Karaoke has long been a world phenomenon and has conquered virtually all the countries of the world, but perhaps nowhere it has become as widespread as at home – in Asia. In karaoke bars people make deals, make dates, relieve stress, and in some places, are willing to grab knives if you decide to sing Sinatra. All this and other facts about karaoke in Asia are in our article.
Karaoke originated in Japan in 1971. Daisuke Inoue, who worked as a musician in the so-called “singing cafés” where people came to drink and sing to the accompaniment of live music, came up with the idea of making a machine in which visitors could independently throw money and sing while the musicians rested.
Time magazine named Inoue as one of the most influential Asians of the 20th century. The inventor of karaoke in 2004 was even awarded the Ignobel (“Shnobel”) Peace Prize «for the creation of a fundamentally new way to learn to tolerate each other». This parody award is usually awarded for unusual but useful inventions.
Until the late 1980s, all major karaoke inventions appeared in Japan for the first time. The first home karaoke TV console, the first karaoke taxi, the first karaoke box is a prototype of modern VIP rooms in karaoke clubs. From Japan, karaoke spread first across Asia and then across the rest of the world. Now Japan is a recognized karaoke-culture center with over 135,000 karaoke clubs, some of which reach 7-8 floors in height.
The Japanese are probably the only ones who go to karaoke alone. For many, this is a good way to relieve stress after work, but often a single trip to a club is a rehearsal before an upcoming corporate event. The Japanese will sing the same song long and hard, perfecting the performance so as not to embarrass themselves in front of colleagues and the boss.
Japanese bosses also spend a lot of time on vocal training to impress customers and business partners. They even hire professional singers to tighten up the performance. And it works! Only sound engineers know how many deals are made nightly in Japanese karaoke clubs.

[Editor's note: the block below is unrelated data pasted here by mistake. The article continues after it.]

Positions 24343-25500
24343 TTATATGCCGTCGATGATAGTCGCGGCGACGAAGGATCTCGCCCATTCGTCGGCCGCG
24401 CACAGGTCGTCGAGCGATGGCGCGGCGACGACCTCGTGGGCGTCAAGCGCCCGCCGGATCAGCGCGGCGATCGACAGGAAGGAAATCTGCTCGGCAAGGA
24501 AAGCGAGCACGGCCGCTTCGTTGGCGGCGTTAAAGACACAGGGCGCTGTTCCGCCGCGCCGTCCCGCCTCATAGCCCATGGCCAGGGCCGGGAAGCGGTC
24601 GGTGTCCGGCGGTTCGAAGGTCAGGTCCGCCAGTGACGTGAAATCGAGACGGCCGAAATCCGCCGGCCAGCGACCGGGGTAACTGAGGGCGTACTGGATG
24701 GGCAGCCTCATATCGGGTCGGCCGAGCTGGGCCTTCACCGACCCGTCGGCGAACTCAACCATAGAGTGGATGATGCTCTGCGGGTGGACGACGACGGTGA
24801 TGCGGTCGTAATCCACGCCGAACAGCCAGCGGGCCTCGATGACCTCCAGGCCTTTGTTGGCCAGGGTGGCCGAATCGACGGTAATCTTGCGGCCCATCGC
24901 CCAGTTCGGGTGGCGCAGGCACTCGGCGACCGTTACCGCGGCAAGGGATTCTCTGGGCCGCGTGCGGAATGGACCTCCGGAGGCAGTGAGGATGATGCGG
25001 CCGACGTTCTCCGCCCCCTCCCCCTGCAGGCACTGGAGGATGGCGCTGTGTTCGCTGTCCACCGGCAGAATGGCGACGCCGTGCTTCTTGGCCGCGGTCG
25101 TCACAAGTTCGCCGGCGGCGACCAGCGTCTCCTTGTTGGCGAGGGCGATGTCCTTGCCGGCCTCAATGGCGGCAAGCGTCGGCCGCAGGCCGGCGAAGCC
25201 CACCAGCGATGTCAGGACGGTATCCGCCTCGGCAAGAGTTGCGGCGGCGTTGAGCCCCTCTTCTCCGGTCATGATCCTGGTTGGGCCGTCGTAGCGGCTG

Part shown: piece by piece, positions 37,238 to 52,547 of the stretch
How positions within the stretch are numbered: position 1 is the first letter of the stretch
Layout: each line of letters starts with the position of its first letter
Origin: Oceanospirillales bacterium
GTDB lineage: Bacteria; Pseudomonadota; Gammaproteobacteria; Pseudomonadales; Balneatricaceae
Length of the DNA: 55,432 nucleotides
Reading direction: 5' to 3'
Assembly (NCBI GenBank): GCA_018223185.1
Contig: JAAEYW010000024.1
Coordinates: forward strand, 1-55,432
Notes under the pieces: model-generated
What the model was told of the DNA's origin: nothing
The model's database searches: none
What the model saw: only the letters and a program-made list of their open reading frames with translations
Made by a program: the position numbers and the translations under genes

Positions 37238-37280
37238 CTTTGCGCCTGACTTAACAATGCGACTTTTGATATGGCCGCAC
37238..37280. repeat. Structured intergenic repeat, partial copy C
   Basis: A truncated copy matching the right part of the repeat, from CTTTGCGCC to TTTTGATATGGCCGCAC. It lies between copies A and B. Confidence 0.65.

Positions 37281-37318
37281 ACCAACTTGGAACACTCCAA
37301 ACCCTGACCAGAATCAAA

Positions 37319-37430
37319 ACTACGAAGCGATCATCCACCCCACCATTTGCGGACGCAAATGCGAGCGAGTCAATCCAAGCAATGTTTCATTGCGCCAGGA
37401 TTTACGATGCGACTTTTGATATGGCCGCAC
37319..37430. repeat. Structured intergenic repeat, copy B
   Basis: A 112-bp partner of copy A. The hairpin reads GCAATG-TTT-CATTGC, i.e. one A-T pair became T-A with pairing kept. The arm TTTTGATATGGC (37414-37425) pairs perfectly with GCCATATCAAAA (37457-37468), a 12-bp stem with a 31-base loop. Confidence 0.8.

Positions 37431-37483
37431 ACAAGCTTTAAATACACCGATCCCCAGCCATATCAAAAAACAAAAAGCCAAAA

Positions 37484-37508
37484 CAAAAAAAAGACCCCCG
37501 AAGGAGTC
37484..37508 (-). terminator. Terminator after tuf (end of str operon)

According to some estimates, about 16.5 million people sing karaoke in Japan every day. The popularity of karaoke is so great that often after meeting the Japanese people politely wonder what their favorite song is. But if you’re a girl, don’t immediately accept the invitation of a new friend to continue acquaintance at the karaoke bar. For the Japanese, a two-way karaoke in a closed room sometimes means more than singing together.
In the Philippines, where karaoke culture is not much more popular than in Japan, Frank Sinatra’s song “My Way” is banned as inciting hatred against the people performing it. Seriously, singing this classic thing in a Filipino bar often ends in stabbing and death. Perhaps it’s because it’s been sung too often.
China holds the record for the longest karaoke session. It lasted 456 hours, two minutes and five seconds. That’s whole 19 days! During this time, 6,281 songs were performed by the guests of the restaurant.
Singing in Chinese karaoke is not a test for the weaklings. The average session lasts about four hours, and all of this happens under heavy alcohol. Short sessions exist only in karaoke booths in shopping malls.
KTV’s mini karaoke kiosks have literally taken over Chinese shopping malls. There are over 20,000 of them all over the country. They are usually used to take a break from shopping and sing a song or two, but some of the kiosks allow you to record an entire album and send it to your mail or share it with your friends in a messenger.